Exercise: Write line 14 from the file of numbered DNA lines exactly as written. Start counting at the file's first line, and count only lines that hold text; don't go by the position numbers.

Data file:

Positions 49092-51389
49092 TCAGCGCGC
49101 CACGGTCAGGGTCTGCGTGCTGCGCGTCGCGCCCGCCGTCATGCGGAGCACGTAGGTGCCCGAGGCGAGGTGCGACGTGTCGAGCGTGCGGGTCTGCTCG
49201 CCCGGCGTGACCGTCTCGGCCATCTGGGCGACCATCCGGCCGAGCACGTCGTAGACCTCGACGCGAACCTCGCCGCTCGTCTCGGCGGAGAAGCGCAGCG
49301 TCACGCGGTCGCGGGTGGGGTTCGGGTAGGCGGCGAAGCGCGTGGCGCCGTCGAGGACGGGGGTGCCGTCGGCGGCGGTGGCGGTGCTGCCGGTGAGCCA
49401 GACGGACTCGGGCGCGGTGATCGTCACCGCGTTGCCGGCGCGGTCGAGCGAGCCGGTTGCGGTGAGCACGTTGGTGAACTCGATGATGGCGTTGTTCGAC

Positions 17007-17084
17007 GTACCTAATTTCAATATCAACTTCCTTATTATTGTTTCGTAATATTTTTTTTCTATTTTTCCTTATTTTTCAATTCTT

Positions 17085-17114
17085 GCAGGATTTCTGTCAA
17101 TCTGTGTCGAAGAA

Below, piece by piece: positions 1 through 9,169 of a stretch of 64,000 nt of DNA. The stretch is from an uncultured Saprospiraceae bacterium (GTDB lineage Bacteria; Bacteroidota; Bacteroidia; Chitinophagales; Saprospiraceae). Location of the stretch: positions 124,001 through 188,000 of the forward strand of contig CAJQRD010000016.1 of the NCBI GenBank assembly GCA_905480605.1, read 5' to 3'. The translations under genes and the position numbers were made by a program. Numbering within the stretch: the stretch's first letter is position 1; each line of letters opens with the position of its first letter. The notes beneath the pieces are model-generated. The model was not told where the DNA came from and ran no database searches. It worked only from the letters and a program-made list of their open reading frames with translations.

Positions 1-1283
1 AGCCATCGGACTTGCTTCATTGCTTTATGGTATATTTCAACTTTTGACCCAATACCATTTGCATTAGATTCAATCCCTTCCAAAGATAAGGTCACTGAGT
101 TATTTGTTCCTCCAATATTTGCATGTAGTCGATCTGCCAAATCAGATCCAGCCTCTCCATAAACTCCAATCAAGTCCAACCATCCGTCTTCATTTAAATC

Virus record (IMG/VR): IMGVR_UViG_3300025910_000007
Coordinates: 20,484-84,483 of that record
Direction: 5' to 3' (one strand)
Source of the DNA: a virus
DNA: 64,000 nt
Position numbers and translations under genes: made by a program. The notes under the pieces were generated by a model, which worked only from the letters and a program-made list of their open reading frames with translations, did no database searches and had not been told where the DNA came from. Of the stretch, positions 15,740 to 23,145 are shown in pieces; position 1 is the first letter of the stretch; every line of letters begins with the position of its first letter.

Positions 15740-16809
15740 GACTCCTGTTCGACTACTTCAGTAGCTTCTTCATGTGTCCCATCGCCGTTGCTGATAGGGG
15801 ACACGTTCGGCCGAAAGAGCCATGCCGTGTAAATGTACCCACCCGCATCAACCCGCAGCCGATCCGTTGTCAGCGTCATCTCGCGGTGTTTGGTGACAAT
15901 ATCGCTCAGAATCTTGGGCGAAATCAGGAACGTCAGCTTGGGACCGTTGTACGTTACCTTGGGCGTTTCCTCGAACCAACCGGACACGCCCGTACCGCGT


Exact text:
1 AGCCATCGGACTTGCTTCATTGCTTTATGGTATATTTCAACTTTTGACCCAATACCATTTGCATTAGATTCAATCCCTTCCAAAGATAAGGTCACTGAGT